Here too was another stirring example of architecture. The library and academy building was designed by British architect, Michael Wilford who, it was explained, tried to find ways of merging the two buildings together. Rather cleverly the reading room formed a bridge between the old building of the Peace Palace and the new building. Our host extended the tour into the highly-decorative Peace Palace, which was truly a palace fit for royalty. Although the reading room was a more sober affair, it did not lose any of the grandeur with its tiered floors, columns and sleek wooden furnishings.
We were presented with an excellent example of a digital library. Development of their web 2.0 resources focused on context, quality, and usefulness such as good keywords and purposeful hyperlinks. The library has produced topical research guides, designed to enable users to find relevant information quickly. Other features of their website include blogs, news, new titles, more visible searches and a newsfeed.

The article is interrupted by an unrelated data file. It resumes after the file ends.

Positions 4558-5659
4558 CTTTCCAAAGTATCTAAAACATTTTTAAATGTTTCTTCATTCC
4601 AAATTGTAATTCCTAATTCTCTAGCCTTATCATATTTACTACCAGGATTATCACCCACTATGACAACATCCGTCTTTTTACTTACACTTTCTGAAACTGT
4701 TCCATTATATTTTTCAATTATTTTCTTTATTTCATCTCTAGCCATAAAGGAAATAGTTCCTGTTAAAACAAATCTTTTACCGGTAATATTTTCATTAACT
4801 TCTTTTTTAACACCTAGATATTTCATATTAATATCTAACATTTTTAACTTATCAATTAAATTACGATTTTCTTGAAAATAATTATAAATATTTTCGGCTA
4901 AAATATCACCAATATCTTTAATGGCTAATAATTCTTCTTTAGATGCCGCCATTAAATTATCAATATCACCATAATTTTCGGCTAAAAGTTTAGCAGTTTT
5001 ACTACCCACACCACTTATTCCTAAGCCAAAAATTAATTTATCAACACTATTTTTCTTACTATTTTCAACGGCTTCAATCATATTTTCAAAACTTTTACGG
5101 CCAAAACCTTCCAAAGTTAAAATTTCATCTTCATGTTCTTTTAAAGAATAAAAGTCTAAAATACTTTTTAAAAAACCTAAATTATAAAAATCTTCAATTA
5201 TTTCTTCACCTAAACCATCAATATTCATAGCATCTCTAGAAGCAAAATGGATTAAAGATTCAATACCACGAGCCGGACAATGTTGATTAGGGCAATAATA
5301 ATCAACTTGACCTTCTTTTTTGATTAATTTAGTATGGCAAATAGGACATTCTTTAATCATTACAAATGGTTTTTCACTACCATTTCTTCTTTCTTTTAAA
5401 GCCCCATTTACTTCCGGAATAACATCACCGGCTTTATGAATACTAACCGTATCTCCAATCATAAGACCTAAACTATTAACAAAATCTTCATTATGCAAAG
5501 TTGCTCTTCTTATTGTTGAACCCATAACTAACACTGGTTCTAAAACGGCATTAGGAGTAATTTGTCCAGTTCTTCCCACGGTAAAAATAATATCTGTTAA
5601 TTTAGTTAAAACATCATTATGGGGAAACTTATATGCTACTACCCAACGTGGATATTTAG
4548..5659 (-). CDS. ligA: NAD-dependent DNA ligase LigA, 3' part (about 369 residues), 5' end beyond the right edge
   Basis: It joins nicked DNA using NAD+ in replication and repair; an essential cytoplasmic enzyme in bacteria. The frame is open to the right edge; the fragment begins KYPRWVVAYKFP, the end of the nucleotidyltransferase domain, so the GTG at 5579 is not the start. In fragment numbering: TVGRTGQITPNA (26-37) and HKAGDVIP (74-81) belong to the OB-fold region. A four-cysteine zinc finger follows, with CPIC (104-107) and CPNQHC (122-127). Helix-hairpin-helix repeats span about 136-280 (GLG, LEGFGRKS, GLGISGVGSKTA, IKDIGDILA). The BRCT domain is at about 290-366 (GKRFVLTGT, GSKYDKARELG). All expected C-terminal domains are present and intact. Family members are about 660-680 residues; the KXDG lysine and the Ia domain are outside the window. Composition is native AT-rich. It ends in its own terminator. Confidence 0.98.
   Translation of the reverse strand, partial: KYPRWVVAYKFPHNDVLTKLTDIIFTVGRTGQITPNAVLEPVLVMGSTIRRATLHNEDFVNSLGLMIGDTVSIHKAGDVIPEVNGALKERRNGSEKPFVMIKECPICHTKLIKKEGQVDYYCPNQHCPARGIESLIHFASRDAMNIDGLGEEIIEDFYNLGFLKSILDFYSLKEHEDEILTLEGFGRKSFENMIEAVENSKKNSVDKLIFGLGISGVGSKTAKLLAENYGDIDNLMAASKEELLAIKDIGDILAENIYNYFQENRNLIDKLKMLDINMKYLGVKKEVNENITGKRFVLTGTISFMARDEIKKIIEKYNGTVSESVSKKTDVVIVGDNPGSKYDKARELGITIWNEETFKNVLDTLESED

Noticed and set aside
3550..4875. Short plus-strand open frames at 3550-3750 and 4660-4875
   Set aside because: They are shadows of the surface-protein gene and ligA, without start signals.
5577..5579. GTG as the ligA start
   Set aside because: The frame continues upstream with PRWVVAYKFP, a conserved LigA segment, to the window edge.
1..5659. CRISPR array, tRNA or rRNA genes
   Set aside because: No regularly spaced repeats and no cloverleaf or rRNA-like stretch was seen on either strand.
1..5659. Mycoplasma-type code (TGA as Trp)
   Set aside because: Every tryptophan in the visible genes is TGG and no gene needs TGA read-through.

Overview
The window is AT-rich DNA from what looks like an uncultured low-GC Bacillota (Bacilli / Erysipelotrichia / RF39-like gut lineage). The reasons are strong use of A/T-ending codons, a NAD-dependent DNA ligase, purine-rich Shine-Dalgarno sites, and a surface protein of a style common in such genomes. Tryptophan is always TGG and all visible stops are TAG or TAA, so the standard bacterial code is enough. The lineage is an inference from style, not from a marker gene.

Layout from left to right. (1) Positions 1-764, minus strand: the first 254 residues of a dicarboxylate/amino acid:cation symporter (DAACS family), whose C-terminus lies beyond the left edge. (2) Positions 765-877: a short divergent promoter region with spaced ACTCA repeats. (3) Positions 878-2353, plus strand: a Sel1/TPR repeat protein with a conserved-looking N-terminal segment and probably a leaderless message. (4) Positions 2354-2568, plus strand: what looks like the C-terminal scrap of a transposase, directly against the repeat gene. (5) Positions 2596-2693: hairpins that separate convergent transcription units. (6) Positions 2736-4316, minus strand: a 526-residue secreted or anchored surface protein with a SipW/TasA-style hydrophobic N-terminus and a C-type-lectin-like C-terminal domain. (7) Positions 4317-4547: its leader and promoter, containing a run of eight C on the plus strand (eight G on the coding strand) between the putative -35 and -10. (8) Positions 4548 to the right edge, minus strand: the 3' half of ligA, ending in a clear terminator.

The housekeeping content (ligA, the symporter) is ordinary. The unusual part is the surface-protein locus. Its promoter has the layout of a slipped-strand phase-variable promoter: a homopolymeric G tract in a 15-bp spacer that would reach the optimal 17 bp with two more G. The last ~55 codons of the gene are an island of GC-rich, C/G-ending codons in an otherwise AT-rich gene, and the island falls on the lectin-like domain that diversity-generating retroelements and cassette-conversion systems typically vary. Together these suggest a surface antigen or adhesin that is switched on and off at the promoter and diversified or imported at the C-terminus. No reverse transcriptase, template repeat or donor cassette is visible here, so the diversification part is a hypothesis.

I believe they have developed an effective way of providing access to information about the collections covering complex subjects.
The Koninklijke Bibliotheek (The National Library of the Netherlands)
The Koninklijke Bibliotheek concluded our tour of libraries and was like a chocolate box selection offering a little something for everyone in our group. The library was founded in 1798 from the personal collection of William V, Prince of Orange. In 1974, it became a national depository and the collections now contain some six million publications. Currently, collection development is geared towards digital publications.